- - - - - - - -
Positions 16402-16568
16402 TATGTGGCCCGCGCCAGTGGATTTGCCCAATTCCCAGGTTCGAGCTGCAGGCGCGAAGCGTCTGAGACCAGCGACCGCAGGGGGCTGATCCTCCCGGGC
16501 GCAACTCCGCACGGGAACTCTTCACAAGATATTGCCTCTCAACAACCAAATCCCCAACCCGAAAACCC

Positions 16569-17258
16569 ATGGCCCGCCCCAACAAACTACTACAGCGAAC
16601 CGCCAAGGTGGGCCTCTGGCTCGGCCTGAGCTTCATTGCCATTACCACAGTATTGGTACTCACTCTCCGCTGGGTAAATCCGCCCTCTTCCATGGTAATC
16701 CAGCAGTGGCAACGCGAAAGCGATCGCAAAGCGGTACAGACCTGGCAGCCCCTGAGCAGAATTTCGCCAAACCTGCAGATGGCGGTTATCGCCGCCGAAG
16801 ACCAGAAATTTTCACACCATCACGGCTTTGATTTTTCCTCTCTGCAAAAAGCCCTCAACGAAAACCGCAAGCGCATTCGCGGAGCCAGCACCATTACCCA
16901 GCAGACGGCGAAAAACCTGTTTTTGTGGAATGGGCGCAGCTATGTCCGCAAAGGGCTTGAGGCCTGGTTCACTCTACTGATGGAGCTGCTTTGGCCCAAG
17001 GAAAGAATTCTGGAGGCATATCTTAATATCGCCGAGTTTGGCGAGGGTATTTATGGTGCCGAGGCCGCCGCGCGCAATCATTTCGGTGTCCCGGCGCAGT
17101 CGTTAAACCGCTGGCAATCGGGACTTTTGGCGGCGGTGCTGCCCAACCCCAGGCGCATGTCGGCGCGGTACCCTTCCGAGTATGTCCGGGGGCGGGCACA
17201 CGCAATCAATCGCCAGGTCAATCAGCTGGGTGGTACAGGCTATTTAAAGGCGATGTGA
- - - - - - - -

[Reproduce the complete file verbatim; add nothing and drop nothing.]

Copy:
Positions 16402-16568
16402 TATGTGGCCCGCGCCAGTGGATTTGCCCAATTCCCAGGTTCGAGCTGCAGGCGCGAAGCGTCTGAGACCAGCGACCGCAGGGGGCTGATCCTCCCGGGC
16501 GCAACTCCGCACGGGAACTCTTCACAAGATATTGCCTCTCAACAACCAAATCCCCAACCCGAAAACCC

Positions 16569-17258
16569 ATGGCCCGCCCCAACAAACTACTACAGCGAAC
16601 CGCCAAGGTGGGCCTCTGGCTCGGCCTGAGCTTCATTGCCATTACCACAGTATTGGTACTCACTCTCCGCTGGGTAAATCCGCCCTCTTCCATGGTAATC
16701 CAGCAGTGGCAACGCGAAAGCGATCGCAAAGCGGTACAGACCTGGCAGCCCCTGAGCAGAATTTCGCCAAACCTGCAGATGGCGGTTATCGCCGCCGAAG
16801 ACCAGAAATTTTCACACCATCACGGCTTTGATTTTTCCTCTCTGCAAAAAGCCCTCAACGAAAACCGCAAGCGCATTCGCGGAGCCAGCACCATTACCCA
16901 GCAGACGGCGAAAAACCTGTTTTTGTGGAATGGGCGCAGCTATGTCCGCAAAGGGCTTGAGGCCTGGTTCACTCTACTGATGGAGCTGCTTTGGCCCAAG
17001 GAAAGAATTCTGGAGGCATATCTTAATATCGCCGAGTTTGGCGAGGGTATTTATGGTGCCGAGGCCGCCGCGCGCAATCATTTCGGTGTCCCGGCGCAGT
17101 CGTTAAACCGCTGGCAATCGGGACTTTTGGCGGCGGTGCTGCCCAACCCCAGGCGCATGTCGGCGCGGTACCCTTCCGAGTATGTCCGGGGGCGGGCACA
17201 CGCAATCAATCGCCAGGTCAATCAGCTGGGTGGTACAGGCTATTTAAAGGCGATGTGA